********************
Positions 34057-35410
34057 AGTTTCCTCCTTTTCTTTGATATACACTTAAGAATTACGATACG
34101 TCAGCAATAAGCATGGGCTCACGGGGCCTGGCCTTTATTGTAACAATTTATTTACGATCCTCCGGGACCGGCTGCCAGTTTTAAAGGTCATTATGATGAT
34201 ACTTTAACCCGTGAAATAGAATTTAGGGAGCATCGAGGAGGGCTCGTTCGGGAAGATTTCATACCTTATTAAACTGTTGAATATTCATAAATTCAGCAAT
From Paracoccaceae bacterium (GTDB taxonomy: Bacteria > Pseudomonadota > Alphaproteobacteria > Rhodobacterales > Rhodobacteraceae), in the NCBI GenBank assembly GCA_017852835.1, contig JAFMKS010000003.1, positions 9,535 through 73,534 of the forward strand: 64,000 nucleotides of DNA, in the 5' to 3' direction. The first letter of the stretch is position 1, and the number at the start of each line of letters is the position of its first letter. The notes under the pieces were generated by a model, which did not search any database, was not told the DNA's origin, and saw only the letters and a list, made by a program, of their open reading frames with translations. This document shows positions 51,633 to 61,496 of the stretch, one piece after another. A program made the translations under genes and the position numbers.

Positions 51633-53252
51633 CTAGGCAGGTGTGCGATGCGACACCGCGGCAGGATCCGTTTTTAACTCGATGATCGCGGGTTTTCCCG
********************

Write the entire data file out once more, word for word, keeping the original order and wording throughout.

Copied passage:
Positions 34057-35410
34057 AGTTTCCTCCTTTTCTTTGATATACACTTAAGAATTACGATACG
34101 TCAGCAATAAGCATGGGCTCACGGGGCCTGGCCTTTATTGTAACAATTTATTTACGATCCTCCGGGACCGGCTGCCAGTTTTAAAGGTCATTATGATGAT
34201 ACTTTAACCCGTGAAATAGAATTTAGGGAGCATCGAGGAGGGCTCGTTCGGGAAGATTTCATACCTTATTAAACTGTTGAATATTCATAAATTCAGCAAT
From Paracoccaceae bacterium (GTDB taxonomy: Bacteria > Pseudomonadota > Alphaproteobacteria > Rhodobacterales > Rhodobacteraceae), in the NCBI GenBank assembly GCA_017852835.1, contig JAFMKS010000003.1, positions 9,535 through 73,534 of the forward strand: 64,000 nucleotides of DNA, in the 5' to 3' direction. The first letter of the stretch is position 1, and the number at the start of each line of letters is the position of its first letter. The notes under the pieces were generated by a model, which did not search any database, was not told the DNA's origin, and saw only the letters and a list, made by a program, of their open reading frames with translations. This document shows positions 51,633 to 61,496 of the stretch, one piece after another. A program made the translations under genes and the position numbers.

Positions 51633-53252
51633 CTAGGCAGGTGTGCGATGCGACACCGCGGCAGGATCCGTTTTTAACTCGATGATCGCGGGTTTTCCCG